Latest from the H for History blog

Jo Liddiard reviews A Death at Fountains Abbey

Posted on: 18/08/2016 with tags: A death at fountains abbey, antonia hodgson, Book review, historical crime, historical fiction, The Devil in the Marshalsea, Georgian

I’ve been a huge fan of Antonia’s since I was spellbound by THE DEVIL IN THE MARSHALSEA, and so to see Thomas Hawkins and his various associates back for a third time is a real treat for me. Not least because this novel sees them transported away from the grimy, crime-riddled streets, gambling dens and chop houses of London to supposedly more gentile Yorkshire and Studley Hall and Fountains Abbey. What this book, as with THE DEVIL IN THE MARSHALSEA and THE LAST CONFESSION OF THOMAS HAWKINS, does…

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Ten Cunning Methods of Poisoning by Karen Maitland

Posted on: 17/08/2016 with tags: author blog piece, karen maitland, poison, Wicked Children, Medieval, Tudor

The obvious method of poisoning someone was to add the toxin to the victim’s food or drink, but it was not always possible, especially when the rich and powerful employed food tasters and the poisoner might not have access to the kitchens or if he did, would immediately be suspected. So the successful poisoners of history had to come up more ingenious ways to get the poison into their victims. Killing Ointment – This was made from arsenic, vitriol, baby’s fat, bat’s blood and hemlock and was int…

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Antonia Hodgson on Street-Level History

Posted on: 15/08/2016 with tags: antonia hodgson, author blog, fiction, historical crime, historical fiction, Georgian

I write about the early Georgians. Someone has to. I confess I stole that punchline from Bill Bryson. But it’s true – it’s a neglected period. Hardly any-one writes fiction set in the early to mid 1700s. Is it the wigs? The Whigs? (Now that’s my kind of joke – historically accurate, and not very funny.) Historical fiction tends to draw on the great stories of wars and monarchs. Henry VIII’s life has moved beyond history to the point of myth – and like all great myths, can be told over and over w…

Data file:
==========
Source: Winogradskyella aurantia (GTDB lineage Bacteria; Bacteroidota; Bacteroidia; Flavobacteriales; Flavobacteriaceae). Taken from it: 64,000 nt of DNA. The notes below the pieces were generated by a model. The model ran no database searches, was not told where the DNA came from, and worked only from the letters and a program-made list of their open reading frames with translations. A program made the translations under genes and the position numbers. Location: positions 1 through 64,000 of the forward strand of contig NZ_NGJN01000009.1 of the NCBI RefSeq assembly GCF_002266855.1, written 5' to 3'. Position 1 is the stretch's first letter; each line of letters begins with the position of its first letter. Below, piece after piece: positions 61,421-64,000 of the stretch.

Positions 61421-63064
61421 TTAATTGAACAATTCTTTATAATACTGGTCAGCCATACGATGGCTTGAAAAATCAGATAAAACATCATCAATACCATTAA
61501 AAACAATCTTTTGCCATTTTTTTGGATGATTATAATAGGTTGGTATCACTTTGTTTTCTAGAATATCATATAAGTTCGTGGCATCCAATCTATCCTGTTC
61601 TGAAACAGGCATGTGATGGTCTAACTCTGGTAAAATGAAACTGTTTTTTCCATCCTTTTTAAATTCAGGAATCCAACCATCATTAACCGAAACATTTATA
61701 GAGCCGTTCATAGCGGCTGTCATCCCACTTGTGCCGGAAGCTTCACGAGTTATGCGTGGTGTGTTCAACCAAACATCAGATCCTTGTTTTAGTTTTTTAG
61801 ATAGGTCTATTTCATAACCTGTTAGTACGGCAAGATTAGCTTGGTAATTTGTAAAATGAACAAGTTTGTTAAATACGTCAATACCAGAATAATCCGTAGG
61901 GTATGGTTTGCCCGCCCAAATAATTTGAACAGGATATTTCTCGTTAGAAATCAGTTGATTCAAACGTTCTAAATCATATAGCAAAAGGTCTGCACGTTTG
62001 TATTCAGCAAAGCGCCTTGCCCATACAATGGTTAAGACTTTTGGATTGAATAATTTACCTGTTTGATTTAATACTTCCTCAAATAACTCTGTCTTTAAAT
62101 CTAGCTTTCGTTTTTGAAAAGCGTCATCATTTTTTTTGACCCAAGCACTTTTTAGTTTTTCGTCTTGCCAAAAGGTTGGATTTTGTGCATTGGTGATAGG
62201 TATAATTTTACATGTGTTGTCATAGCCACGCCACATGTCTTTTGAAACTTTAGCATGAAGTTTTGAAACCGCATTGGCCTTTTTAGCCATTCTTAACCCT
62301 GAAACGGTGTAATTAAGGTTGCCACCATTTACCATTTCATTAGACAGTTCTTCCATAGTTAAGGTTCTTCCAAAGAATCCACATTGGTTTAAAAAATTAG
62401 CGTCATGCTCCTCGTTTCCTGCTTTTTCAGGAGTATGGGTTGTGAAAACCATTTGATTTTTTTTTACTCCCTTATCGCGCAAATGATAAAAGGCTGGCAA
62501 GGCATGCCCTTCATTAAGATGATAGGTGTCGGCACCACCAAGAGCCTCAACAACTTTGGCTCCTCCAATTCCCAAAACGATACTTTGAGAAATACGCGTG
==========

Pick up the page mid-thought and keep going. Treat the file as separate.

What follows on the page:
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The Ten Best Modern Novels Set in the Nineteenth Century by Anna Mazzola

Posted on: 13/07/2016 Victorian

This is hard. There are many incredible novels set in the nineteenth century and I have read large numbers of them as ‘research’ for my own novels (i.e. as a means of putting off writing my own novels). I am not including within this list books that were actually written in the nineteenth century, as that would make my task impossible. Forgive me for what I have had to leave out. I anticipate years of angry letters from Patrick O’Brian fans. 1. Nights at the Circus, Angela Carter, 1984 Just sque…

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Seeking the soul of a city: Robyn Young on Florence

Posted on: 08/07/2016 with tags: robyn young, Sons of the Blood, War of the Roses, Tudor

Robyn Young takes us on a research trip through the streets of Florence. The air is sultry and swarming with insects, the sky simmering with storm, as I step off the plane in Florence’s Peretola Airport, formerly known as Amerigo Vespucci after one of the city’s famous sons – the merchant voyager whose name was given to the newly discovered Americas in 1507. I’m on a research trip for Court of Wolves, the second novel in my New World Rising series. Much of the action will take place here in Flor…

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‘What Hastings had heralded, the Harrying confirmed. The Normans were here to stay’ James Aitcheson on The Harrowing